I usually receive addresses from people to use map(No addresses on net)which must be highest resolution, I often don't know where somewhere unplanned is.

Just an image is fine but better if it is:

  1. zoomable

  2. usable on Android

  3. software with search, directions, and placemarking

  4. satellite view

Google Maps and other apps only download one resolution.

I have a Linux machine, but I'll install Windows if needed.

  • It can be just one huge image instead if there isn't software for that yet
    – user251046
    Aug 11, 2014 at 9:24
  • "and other apps" obviously doesn't include Locus Maps, which downloads multiple resolutions and can even deal with vector maps. Could you please check these answers and say if this app would fit your needs?
    – Izzy
    Aug 11, 2014 at 11:38
  • @Izzy I see you are a OpenStreetMaps proponent, I'm reading through the wiki and I keep opening new wiki articles, not finding how to import satellite maps into android.I've found these satellite imagery but how do I use it? wiki.openstreetmap.org/wiki/Geoportal.gov.pl
    – user251046
    Aug 11, 2014 at 13:32
  • @Izzy My approach has been to find a program that can work with these satellite images and can export the maps to a fiel soem androdi app can use.
    – user251046
    Aug 11, 2014 at 13:33
  • I'm using OSM (and all kind of other map sources, whichever fit), but I never edited maps. In Locus, you simply select your source and chose which kind of map to download in which "resolution levels", and that's it. You can try with the free version to see whether it fits.
    – Izzy
    Aug 11, 2014 at 14:16

2 Answers 2


What will work for you is Maverick (or Maverick Pro) for viewing the map, and Mobile Atlas Creator for generating/downloading the offline map, which you then upload to your Android device to use with Maverick. Also, all tiles viewed in Maverick are cached, so just browsing the area online with Maverick will allow you to see it offline - limited to how much you viewed online (no such limit for Atlas Creator; you just mark a square, set max zoom level, and it grabs all the tiles up to that zoom level.)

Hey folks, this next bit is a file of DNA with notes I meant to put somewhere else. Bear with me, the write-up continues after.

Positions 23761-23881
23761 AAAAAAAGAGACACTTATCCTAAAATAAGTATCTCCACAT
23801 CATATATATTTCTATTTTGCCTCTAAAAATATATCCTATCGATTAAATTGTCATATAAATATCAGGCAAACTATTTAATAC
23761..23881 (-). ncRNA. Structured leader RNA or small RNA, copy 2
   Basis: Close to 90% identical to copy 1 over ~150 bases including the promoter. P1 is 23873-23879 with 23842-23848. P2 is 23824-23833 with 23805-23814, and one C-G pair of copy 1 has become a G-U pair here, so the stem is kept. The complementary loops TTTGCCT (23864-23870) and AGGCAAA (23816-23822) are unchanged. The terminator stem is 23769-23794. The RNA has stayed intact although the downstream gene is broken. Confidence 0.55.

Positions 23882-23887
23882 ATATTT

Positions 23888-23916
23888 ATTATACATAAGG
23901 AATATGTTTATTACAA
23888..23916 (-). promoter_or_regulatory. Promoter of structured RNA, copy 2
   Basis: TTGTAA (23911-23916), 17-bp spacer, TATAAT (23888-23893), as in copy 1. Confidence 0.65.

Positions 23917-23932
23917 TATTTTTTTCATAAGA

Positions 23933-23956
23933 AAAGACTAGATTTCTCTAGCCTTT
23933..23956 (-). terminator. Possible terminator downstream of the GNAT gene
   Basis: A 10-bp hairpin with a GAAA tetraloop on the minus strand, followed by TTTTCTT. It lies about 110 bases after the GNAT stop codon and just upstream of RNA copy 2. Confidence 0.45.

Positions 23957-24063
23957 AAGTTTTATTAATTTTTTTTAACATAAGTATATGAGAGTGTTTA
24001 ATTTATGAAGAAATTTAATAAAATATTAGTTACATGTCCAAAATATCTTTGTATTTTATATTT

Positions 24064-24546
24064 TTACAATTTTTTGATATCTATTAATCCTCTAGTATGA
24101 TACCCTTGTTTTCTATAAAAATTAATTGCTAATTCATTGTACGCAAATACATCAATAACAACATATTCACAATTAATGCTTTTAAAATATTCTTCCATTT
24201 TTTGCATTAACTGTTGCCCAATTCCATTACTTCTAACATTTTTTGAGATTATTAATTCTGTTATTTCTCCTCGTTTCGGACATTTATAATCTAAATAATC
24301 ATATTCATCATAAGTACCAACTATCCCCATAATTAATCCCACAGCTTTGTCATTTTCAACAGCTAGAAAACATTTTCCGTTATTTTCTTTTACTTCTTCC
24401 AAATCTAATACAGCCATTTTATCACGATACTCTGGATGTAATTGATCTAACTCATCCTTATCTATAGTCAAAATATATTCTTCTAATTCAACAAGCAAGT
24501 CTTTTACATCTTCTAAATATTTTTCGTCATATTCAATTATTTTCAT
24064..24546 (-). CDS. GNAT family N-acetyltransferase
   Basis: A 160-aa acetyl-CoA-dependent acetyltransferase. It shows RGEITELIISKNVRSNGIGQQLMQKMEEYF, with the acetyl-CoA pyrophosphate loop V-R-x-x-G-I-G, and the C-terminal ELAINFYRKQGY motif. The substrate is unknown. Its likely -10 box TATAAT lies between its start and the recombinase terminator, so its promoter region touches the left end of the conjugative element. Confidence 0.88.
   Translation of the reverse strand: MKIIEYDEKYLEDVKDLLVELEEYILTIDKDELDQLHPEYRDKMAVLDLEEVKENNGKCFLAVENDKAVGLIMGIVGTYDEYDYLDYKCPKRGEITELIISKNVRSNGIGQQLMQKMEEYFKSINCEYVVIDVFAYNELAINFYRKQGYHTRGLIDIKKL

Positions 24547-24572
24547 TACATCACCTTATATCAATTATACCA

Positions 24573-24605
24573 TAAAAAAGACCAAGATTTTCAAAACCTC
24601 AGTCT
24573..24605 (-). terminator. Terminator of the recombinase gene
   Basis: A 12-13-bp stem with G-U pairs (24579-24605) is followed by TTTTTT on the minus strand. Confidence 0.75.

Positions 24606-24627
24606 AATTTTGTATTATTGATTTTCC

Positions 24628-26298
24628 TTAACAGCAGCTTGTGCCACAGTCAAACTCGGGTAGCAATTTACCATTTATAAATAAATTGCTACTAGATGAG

As for other features, all are present while online. Placemarking and simple direction (straight line) will work when offline too, but search and driving directions require network connectivity. I don't think any online service allows dumping their search database for offline use, and while offline map applications (e.g. for dedicated car GPS devices) contain searchable POI, they don't have satellite view.


I use Osmand Maps for Android, after investigating several offline mapping programs for Android.

The interface takes some getting used to; it's not the most intuitive so you have a learning curve. The maps are based on OpenStreetMap data, they are available for most places as far as I can see, and their quality is decent. They are not as accurate as Google maps. Example: I was in Barcelona last March and the software could find the street fine, but not exactly the house number. That's a a minor annoyance when you're driving and take a left turn where you need a right one.

It is free for up to 10 map downloads (maps change regularly, you decide when to update), otherwise $6.95.

Three caveats:

  • I have not had enough experience with its turn-by-turn directions with voice guidance to actually rate this. It seems to work.

  • As with any other GPS based navigation software, quality of directions depends on the quality of the received GPS signals and the speed with which you are moving. For a pedestrian in a city, expect temporarily unclear directions.

  • No satellite view

(Added) O yes, one big plus: I asks ony for the permissions it needs.

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